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Margaret, Alumna, Sociology BSc (Hons)

Margaret’s Sociology degree helped her to analyse the world we live in today, opening her eyes to social injustice and helped secure her role in the Cabinet Office

After selecting Sociology as an optional GCSE, Margaret Olukoga found herself in love with the subject very quickly. “The diverse subject matter and the ways in which it analyses the world we live in today allows for passionate discourse,” she says. “I knew from that moment that I wanted to study it further.”

Strong reputation

Margaret chose to study her Sociology degree at LSBU thanks to our strong reputation. “I’d heard good things about the University, and knew it was somewhere I would feel comfortable and focused enough to thrive,” she says. “I had friends studying at the University, so I was able to visit the campus to see for myself. The excellent facilities, combined with the great location, made it the perfect place for me to study.”

Passionate lecturers

It was a decision that paid off for Margaret, who found that her own passion for the subject was matched by that of her lecturers – something that really inspired her to perform to her best. “The staff were so dedicated, and were always willing to take time out to help students who showed enthusiasm,” she says. “Their passion mirrored my own, which made the learning journey all the more pleasant. I’m actually looking for more interests to develop as I want an excuse to come back to LSBU and study more!”

Inspiring academics

Margaret can still remember some of those staff members that helped and inspired her throughout her degree. “Antoine Rogers, Dr Juliene Morton, Adrian Budd, and Dr Caitriona Beaumont all stand out in my memory,” she says. “They dealt with everyone as people. Sometimes their help would come in lectures, while on other occasions it would be via catch-ups on specific topics. They were always available on email too – there was never a time I felt unsupported or isolated.”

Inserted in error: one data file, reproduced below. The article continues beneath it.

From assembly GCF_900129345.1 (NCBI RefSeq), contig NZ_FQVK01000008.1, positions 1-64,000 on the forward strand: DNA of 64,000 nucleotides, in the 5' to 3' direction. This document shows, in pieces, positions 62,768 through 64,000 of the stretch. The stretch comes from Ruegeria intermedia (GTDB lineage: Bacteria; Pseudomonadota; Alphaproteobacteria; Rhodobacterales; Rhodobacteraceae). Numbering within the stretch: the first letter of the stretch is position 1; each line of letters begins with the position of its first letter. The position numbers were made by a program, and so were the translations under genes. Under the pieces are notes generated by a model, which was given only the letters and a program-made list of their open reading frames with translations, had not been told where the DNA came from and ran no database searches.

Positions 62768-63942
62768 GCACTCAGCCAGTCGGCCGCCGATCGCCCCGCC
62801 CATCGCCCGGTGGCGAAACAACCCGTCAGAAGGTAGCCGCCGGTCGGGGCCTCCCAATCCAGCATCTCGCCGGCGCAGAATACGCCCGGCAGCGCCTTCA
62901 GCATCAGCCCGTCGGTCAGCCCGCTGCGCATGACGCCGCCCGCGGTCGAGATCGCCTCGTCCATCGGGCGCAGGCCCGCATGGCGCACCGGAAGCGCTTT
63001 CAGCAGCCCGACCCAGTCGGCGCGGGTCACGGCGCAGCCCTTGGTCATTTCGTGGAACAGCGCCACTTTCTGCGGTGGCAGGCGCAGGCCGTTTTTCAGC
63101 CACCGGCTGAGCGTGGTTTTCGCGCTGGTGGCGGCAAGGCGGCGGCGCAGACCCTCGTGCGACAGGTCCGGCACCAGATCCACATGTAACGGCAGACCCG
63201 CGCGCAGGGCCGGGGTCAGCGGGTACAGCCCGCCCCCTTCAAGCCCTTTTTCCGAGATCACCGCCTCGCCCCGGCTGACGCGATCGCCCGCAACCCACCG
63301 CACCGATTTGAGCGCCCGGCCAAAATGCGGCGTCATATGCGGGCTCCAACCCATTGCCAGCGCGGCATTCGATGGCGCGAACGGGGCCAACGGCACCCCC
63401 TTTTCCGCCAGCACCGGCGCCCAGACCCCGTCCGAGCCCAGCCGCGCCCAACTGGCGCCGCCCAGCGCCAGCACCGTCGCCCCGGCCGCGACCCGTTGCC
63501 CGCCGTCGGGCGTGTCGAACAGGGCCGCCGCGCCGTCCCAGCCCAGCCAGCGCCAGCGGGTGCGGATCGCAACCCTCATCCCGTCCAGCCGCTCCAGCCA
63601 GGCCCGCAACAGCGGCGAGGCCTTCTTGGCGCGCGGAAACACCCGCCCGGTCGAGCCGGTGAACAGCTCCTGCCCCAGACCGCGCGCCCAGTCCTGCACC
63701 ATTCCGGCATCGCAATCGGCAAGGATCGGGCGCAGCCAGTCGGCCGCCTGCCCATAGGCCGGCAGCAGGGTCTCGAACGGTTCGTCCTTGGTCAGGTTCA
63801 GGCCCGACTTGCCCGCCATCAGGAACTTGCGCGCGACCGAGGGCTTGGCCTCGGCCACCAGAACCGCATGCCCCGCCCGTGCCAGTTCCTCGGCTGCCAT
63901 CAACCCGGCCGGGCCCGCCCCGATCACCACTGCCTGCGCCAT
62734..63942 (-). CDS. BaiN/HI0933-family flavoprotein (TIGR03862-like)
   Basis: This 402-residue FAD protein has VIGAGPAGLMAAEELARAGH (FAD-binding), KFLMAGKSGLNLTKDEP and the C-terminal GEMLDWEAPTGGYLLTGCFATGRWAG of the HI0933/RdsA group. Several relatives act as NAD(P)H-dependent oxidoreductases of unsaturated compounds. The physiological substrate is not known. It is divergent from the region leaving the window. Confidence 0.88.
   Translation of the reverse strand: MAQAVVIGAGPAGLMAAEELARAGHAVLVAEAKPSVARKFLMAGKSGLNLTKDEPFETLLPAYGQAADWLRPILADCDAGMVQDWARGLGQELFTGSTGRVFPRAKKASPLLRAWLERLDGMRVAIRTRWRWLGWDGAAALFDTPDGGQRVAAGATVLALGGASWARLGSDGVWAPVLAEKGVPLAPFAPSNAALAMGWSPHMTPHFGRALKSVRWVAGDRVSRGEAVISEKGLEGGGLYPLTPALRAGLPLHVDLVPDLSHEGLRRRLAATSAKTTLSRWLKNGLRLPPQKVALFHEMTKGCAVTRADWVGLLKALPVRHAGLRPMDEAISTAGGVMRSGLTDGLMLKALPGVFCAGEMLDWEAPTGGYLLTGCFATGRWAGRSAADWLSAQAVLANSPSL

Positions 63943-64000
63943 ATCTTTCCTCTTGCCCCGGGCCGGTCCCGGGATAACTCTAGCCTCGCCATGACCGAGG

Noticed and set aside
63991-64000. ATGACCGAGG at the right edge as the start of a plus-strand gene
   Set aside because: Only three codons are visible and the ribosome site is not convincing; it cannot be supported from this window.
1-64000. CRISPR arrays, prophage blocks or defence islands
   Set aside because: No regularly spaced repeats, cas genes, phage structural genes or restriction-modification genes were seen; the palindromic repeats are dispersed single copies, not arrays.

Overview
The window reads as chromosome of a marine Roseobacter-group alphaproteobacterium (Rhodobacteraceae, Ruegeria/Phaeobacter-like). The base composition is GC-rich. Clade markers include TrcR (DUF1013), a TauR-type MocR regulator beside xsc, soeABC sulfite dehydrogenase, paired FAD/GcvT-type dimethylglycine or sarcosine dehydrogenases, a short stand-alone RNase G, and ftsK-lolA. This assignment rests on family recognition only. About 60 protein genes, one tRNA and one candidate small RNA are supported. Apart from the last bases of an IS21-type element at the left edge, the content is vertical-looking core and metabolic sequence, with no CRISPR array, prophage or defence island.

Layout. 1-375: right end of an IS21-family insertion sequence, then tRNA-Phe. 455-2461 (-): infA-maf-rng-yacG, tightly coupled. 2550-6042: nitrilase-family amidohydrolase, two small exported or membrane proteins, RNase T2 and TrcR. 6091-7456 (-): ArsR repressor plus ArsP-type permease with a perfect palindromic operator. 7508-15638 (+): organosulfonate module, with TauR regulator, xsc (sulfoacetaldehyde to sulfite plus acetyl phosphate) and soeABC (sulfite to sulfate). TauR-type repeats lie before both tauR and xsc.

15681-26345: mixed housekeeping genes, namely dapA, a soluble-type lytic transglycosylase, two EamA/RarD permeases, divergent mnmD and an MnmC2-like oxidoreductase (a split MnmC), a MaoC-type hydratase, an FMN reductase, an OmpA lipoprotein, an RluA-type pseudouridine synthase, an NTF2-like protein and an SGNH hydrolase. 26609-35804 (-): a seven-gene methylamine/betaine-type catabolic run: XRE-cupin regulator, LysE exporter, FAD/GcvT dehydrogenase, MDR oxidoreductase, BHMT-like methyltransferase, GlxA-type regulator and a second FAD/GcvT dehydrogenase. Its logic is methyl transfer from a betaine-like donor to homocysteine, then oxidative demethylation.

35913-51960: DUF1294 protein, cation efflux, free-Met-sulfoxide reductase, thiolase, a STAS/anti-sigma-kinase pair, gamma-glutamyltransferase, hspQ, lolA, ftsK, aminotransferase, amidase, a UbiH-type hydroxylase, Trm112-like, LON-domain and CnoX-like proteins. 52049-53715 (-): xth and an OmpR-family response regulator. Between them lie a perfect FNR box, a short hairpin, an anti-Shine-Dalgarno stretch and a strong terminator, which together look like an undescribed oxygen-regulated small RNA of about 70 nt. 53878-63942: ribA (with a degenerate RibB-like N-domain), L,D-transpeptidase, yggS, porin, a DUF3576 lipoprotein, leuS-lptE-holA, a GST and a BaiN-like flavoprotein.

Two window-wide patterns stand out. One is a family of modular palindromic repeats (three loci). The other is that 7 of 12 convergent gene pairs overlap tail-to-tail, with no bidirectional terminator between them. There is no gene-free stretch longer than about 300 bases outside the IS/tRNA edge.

Course highlights

The help that the academic staff gave Margaret led to some of the highlights of the course for her – the moments she describes as ‘when all the dots connected’. “Sometimes when you are working independently, it is easy to think you’re going off track,” she explains.

“That’s even easier with something like social science where there is so much information available to you. The detail involved in the lectures, and the way the academics would respond to any questions I had prepared helped everything fall into place and made me see sense of everything.”

Specific interest

During her degree, Margaret developed a specific interest in the role of government, something that has since led to a career. She now works as a Group Ops and Executive Assistant at the Cabinet Office. “My job involves making sure the day-to-day and forecast runnings of the implementation unit are running smoothly,” she says. “It’s a space where I am able to learn a lot about how government works and learn from other departments – I also have diary management responsibility for two of the executive Cabinet Office staff members.”

Background knowledge

Margaret thinks that her degree has helped her in a number of different ways. “I understand how wider systems work – things like voting, campaigning, law and policy making – and how they come into play in the office,” she says. “Having that background knowledge definitely helped.”

Strive for better

In the future, Margaret hopes to develop her own business, and become an advocate for women’s rights. “Before I studied sociology, I didn’t really understand how much these issues affect people every day,” she says. “My degree has broadened my mind and opened my eyes to social injustice, and how it is up to individuals to push past social and economic factors to strive for better. That’s what I aim to do!”